Translation and Sermon by Nate Wilson for Christ the Redeemer Church, Manhattan, KS, 29 Nov 2009
The book of James tells us to consider the suffering and patience of the prophets, including Job (James 5:10-11), so let us begin with Job:
o In one day, armies of Arabs and Persians destroyed thousands of livestock on his ranch,
o Then a tornado caused his oldest son’s house to collapse, killing all seven sons and three daughters.
o A few days later, Job came down with a painful skin disease that covered his entire body.
o As he sat in misery and poverty, his friends criticized him, and his wife told him she wished he was dead.
This would have been a pretty hopeless situation, don’t you think?
Do you ever feel hopeless?
o Do you ever wonder if all the wrongs in the world can ever really be righted?
o Do you ever wonder if life will ever get any better? If life is worth living?
o Do you ever wonder if Christianity is really true? If it matters whether you do what is right or whether you indulge yourself?
Consider what Job said in these circumstances: Job 19:14-29 “My family has been cut off, and my dear friends have forgotten me. 15 Those who live in my house and my maids call me a stranger; I am an alien in their sight... 17 My spirit is strange to my wife... 18 Even young children despise me... 19 All my dear friends abhor me, and those whom I love are turned against me. 20 My skin sticks to my bone… 25 But as for me I know that my Redeemer lives, and at last He will stand up upon the earth: 26 And after my skin, even this body, is destroyed, then from my flesh I will see God; 27 whom I, even I, shall see, on my side, and mine eyes will behold, and not as a stranger. It makes my heart stop within my chest. 28 If you say, “How will we persecute him!” And that the root of the matter is found in me; 29 be afraid… for wrath brings the punishments of the sword, that you may know there is a judgment.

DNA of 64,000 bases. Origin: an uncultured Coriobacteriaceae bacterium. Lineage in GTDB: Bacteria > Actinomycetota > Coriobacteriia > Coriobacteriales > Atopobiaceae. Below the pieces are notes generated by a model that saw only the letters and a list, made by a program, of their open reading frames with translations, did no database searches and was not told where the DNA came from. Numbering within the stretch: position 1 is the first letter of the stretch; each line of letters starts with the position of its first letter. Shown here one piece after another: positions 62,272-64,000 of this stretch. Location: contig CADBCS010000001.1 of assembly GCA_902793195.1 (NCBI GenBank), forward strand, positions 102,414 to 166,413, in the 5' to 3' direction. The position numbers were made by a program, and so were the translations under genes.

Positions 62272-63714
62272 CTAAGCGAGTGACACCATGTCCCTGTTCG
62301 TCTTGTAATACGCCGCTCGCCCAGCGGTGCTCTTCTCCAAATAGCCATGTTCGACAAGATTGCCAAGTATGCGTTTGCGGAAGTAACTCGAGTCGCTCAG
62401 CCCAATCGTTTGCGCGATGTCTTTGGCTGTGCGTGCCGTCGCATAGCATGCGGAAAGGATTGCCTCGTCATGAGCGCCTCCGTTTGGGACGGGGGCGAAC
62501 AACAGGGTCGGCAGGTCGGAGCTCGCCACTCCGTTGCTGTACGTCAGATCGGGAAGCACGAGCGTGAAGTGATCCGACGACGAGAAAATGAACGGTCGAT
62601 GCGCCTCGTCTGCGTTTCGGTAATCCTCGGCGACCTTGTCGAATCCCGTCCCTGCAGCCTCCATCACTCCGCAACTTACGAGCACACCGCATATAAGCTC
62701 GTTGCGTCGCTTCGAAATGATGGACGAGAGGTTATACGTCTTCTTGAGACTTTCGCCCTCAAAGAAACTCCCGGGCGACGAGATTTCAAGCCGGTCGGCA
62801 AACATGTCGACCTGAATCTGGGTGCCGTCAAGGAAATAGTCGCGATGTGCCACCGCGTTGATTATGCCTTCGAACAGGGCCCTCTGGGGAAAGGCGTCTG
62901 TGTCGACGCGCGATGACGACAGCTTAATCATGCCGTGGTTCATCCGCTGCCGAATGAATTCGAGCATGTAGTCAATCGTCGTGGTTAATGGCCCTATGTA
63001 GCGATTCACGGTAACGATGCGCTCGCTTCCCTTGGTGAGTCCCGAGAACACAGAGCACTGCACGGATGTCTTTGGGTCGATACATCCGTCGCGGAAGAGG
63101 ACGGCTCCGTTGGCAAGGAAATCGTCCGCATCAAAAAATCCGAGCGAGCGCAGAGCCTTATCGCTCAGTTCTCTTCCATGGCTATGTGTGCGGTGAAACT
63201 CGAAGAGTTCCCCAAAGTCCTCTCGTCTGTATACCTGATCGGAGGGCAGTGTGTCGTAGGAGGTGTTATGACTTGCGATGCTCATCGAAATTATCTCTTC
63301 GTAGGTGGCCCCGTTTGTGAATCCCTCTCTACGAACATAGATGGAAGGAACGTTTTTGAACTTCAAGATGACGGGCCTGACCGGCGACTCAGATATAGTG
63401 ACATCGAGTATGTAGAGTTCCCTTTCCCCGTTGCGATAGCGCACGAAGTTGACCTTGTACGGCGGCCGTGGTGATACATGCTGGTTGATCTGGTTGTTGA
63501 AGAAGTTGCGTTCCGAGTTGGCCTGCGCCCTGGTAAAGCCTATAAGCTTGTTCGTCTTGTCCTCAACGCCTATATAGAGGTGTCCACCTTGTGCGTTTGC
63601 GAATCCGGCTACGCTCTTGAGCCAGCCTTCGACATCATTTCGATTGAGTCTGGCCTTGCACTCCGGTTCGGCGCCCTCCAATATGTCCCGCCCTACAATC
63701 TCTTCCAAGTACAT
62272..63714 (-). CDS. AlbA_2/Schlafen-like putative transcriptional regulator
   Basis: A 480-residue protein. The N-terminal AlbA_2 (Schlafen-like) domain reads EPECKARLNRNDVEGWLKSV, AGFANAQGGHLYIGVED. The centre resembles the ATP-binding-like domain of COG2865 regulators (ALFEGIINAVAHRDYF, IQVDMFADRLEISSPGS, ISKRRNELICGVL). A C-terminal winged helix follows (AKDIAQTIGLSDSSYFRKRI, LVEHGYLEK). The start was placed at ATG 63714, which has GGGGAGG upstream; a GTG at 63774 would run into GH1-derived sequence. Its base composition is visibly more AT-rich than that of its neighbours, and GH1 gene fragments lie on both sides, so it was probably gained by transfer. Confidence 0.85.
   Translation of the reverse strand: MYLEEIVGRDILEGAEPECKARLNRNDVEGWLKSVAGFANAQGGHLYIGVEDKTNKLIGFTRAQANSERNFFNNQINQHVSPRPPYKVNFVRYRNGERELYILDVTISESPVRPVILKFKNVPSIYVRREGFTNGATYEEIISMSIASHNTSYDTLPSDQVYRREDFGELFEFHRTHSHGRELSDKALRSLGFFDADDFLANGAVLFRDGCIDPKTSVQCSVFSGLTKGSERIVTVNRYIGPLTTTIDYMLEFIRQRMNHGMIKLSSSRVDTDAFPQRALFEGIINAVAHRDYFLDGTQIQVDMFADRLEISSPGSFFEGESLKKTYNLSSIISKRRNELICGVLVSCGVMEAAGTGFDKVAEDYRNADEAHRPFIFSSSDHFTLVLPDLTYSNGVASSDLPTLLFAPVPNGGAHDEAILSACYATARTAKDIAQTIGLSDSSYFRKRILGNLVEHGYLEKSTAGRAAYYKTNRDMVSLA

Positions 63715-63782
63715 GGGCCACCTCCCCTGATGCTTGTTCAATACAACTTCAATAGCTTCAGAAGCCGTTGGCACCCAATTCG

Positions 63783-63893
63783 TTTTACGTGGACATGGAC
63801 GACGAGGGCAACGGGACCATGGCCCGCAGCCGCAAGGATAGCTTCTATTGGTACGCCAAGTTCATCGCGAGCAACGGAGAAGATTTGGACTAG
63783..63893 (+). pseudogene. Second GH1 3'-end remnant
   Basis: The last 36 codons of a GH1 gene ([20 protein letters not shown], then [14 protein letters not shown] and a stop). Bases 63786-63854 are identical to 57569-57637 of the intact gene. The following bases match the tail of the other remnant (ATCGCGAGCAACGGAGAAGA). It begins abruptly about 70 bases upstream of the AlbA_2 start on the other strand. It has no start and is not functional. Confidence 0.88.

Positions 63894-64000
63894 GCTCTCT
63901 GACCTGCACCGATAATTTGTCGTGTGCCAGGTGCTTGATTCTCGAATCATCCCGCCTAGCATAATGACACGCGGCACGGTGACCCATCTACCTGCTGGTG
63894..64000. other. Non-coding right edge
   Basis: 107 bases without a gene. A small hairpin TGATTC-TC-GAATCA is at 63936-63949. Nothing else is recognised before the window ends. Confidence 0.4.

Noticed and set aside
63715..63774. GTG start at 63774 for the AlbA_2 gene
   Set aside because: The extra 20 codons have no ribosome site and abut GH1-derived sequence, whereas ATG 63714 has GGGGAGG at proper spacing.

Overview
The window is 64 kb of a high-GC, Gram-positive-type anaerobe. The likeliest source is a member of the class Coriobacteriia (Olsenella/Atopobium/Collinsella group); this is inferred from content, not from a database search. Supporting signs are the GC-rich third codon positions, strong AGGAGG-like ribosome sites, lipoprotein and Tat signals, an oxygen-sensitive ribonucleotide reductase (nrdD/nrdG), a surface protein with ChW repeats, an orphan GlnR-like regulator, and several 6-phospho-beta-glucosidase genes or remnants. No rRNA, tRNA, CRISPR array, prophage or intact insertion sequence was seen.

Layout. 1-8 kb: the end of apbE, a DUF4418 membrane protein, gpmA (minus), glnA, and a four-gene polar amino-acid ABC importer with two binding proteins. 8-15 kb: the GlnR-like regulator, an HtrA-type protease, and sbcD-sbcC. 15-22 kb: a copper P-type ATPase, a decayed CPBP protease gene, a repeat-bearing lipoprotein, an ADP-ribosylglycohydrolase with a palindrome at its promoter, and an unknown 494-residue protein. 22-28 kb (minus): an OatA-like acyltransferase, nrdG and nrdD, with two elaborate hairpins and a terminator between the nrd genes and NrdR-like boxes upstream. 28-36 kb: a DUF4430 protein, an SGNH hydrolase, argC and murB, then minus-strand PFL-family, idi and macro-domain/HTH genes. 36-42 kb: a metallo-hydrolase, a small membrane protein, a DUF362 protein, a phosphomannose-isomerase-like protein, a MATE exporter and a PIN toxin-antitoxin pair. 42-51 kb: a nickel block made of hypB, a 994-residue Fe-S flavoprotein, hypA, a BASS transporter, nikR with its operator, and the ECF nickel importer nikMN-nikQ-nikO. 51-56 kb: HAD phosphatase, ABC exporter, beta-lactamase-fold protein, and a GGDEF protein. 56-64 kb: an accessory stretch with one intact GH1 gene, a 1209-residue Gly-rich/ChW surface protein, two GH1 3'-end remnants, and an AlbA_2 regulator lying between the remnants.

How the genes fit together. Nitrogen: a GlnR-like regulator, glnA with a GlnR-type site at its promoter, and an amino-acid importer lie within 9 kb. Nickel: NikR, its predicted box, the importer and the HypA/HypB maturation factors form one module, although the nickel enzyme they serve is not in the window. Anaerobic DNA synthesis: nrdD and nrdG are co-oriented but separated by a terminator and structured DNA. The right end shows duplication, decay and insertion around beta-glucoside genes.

Job revived his faith by calling to mind the resurrection (“after my body has been destroyed, in my flesh I will see God”), and it revived his hope so that he could live in obedience to God. Note also his assertion that a resurrection also means that God will hold us accountable to how we live: “there is a judgment.”